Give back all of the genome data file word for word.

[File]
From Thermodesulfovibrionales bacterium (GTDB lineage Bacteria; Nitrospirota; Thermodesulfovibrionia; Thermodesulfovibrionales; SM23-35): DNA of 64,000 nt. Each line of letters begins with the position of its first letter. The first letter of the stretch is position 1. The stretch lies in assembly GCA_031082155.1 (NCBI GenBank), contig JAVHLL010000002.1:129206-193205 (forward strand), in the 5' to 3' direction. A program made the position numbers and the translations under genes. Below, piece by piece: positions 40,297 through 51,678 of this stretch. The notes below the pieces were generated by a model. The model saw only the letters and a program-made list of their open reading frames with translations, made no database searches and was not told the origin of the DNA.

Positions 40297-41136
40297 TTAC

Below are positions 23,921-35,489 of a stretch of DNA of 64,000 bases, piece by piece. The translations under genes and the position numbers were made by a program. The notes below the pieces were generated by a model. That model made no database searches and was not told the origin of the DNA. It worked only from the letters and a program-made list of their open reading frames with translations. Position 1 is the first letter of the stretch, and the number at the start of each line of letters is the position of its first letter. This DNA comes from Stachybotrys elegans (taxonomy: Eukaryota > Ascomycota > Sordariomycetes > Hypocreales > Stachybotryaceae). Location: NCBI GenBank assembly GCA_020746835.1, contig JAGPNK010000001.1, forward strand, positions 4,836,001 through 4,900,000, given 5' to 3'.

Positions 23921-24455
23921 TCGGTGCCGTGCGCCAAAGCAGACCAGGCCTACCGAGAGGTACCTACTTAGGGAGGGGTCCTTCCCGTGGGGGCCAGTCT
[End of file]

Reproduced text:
From Thermodesulfovibrionales bacterium (GTDB lineage Bacteria; Nitrospirota; Thermodesulfovibrionia; Thermodesulfovibrionales; SM23-35): DNA of 64,000 nt. Each line of letters begins with the position of its first letter. The first letter of the stretch is position 1. The stretch lies in assembly GCA_031082155.1 (NCBI GenBank), contig JAVHLL010000002.1:129206-193205 (forward strand), in the 5' to 3' direction. A program made the position numbers and the translations under genes. Below, piece by piece: positions 40,297 through 51,678 of this stretch. The notes below the pieces were generated by a model. The model saw only the letters and a program-made list of their open reading frames with translations, made no database searches and was not told the origin of the DNA.

Positions 40297-41136
40297 TTAC

Below are positions 23,921-35,489 of a stretch of DNA of 64,000 bases, piece by piece. The translations under genes and the position numbers were made by a program. The notes below the pieces were generated by a model. That model made no database searches and was not told the origin of the DNA. It worked only from the letters and a program-made list of their open reading frames with translations. Position 1 is the first letter of the stretch, and the number at the start of each line of letters is the position of its first letter. This DNA comes from Stachybotrys elegans (taxonomy: Eukaryota > Ascomycota > Sordariomycetes > Hypocreales > Stachybotryaceae). Location: NCBI GenBank assembly GCA_020746835.1, contig JAGPNK010000001.1, forward strand, positions 4,836,001 through 4,900,000, given 5' to 3'.

Positions 23921-24455
23921 TCGGTGCCGTGCGCCAAAGCAGACCAGGCCTACCGAGAGGTACCTACTTAGGGAGGGGTCCTTCCCGTGGGGGCCAGTCT